The English language distinguishes the terms "poison" and "venom", with "toxin" sometimes used as a general classifier for both:

Venomous organisms deliver or inject venom into other organisms

Poisonous organisms, on the other hand, do not deliver their toxins directly. The entire body, or large parts of it, may contain the poisonous substance.

Are there any other languages in which this is also the case? The ones I know enough of to comment on (Chinese, German) do not appear to make this distinction.

  • 1
    In the jargon of toxicology in Chinese, bloodstream-specific 毒液 is actually distinguished from 毒物.
    – Michaelyus
    Feb 9, 2015 at 9:15

2 Answers 2


As far as I know, this is a scientific distinction not generally recognized by the average person in the street. "Poison" is a most general term, "toxin" is a subcase of that (poison produced by biological function) and "venom" is the injected subset of that. French also has "poison, venin, toxine", and I assume those terms exist in quite a number of languages. If a Norwegian-speaking toxicologist would weigh on we could get a definite answer, but I think there is no general term for venom which is the same as "poison" = "gift", though toxin is "toksin". You can say "slangegift" = "snake poison", but nothing that covers the whole class of vena. One could check a journal of toxicology that publishes in Norwegian, but I don't think there are any.

  • I wouldn't have thought that 'toxin' is a subset of 'poison'... 'toxic waste' is a very ordinary phrase with no biological implications.
    – curiousdannii
    Feb 9, 2015 at 7:19
  • So essentially, this means that there is usually a distinction, but unless one works in the field involving such distinctions, one would not be aware of the difference?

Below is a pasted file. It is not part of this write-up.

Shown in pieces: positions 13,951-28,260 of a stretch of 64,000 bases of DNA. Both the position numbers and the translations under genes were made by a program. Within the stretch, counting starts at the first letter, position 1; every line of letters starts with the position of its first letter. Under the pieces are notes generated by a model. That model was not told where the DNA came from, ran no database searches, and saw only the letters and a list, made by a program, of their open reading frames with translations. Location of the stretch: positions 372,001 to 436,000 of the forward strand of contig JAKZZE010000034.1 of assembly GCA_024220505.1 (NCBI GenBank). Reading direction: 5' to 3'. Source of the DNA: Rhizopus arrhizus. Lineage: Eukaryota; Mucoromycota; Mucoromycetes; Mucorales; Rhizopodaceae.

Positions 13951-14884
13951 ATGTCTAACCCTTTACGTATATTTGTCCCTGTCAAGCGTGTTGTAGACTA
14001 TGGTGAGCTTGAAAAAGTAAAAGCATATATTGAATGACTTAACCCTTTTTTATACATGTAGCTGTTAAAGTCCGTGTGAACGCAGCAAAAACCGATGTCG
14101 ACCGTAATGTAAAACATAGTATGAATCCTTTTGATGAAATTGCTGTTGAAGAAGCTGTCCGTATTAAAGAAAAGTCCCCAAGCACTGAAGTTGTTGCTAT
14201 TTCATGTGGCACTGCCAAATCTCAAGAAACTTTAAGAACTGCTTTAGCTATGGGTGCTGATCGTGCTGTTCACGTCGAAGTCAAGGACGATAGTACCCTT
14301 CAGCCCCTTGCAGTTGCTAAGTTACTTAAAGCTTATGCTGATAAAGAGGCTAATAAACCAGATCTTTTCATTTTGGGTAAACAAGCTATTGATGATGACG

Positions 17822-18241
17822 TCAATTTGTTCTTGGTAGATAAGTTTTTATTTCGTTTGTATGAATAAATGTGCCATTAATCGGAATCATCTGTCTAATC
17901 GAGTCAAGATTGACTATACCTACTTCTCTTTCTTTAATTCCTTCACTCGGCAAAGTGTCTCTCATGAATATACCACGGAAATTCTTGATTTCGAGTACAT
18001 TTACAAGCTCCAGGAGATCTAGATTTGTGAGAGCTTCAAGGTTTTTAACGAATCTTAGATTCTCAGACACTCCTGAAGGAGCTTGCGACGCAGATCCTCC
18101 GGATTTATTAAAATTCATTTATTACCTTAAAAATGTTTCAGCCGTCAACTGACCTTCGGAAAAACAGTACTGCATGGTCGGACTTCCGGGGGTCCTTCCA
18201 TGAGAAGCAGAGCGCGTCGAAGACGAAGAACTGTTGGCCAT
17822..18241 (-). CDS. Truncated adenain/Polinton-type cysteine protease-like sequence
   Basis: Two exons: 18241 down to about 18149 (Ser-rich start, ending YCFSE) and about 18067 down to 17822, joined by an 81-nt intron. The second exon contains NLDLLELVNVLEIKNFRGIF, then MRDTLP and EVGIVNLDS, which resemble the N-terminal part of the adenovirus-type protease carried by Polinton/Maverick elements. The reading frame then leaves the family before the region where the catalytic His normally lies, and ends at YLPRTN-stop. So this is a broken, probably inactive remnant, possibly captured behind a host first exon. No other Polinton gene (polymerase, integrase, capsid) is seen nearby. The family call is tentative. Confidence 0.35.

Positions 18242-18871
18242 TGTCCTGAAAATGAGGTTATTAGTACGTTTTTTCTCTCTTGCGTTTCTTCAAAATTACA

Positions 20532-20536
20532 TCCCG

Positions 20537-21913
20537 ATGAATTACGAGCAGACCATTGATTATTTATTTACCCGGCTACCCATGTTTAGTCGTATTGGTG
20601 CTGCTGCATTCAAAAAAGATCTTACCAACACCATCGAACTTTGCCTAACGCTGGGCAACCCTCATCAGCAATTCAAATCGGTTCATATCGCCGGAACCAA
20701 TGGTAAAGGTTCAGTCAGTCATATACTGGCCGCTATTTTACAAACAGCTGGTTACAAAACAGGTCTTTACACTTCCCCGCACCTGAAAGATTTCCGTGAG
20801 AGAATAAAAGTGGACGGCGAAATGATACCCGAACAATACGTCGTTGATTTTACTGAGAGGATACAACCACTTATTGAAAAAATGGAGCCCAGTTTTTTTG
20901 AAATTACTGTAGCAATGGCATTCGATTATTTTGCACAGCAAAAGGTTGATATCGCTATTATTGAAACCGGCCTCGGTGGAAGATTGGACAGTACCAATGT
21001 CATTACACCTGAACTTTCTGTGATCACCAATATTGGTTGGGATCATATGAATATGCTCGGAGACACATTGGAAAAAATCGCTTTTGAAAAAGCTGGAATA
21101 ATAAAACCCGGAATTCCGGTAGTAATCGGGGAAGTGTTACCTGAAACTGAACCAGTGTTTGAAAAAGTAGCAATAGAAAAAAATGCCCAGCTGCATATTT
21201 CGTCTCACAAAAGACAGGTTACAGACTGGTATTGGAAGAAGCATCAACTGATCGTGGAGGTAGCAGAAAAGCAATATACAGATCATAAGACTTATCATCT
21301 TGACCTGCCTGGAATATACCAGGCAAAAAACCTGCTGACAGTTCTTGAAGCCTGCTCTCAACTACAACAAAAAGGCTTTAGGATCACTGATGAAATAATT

– March Ho
    Feb 9, 2015 at 9:26
  • @curiousdannii But toxic is not a derivative of toxin - it is a general term meaning, broadly, poisonous, noxious, and has been around in English since the 17th century, while toxin is a late-19th-century coinage from the same stem. Feb 9, 2015 at 13:08
  • There are millions of versions of English. In some, "poisonous" includes "disease-carrying" (a bat can be poisonous). Komodo dragons may or may not be venomous, depending on your theory of "venom". Most people don't talk about toxins or venom; so it depends on what version of English you're talking about. In science-speak, "toxicant" is a broader category.
    – user6726
    Feb 9, 2015 at 16:27

"Toxin" is a latin word used as the special term in different languages.

Considering the difference between "poison" and "venom", in Russian there are words "яд" and "отрава". Although nowadays they are used interchangeably, they have different roots. "Яд" is derived from "еда" - "food", which is analogue to "poison" - "potio" - "drink". "Отрава" is derived from "трава" - "herb". So technically we have different words for "poison" and "vegetal poison", while english-speaking persons differ "poison" and "animal poison".

Sample transcription (the real pronunciation may differ): Яд - jˈat, Еда - jɪdˈa, Трава - travˈa, Отрава - atrˈava.

P.S. Well, I haven't looked in a book and made a foolish mistake. Both 'трава' and 'отрава' originated from ancient verbs 'травити' (travi'ti) and 'трути' (tru'ti) (consider also Ukrainian 'отрута' (atru'ta) - 'poison'). The latter means 'spend' (also 'consume', 'digest') (also compare to Russian 'тратить' (tratit') - 'spend'; Polish 'trawienie' - 'digestion').

So, 'отрава' is about bad food and/or digestion, not about 'vegetal poison'.


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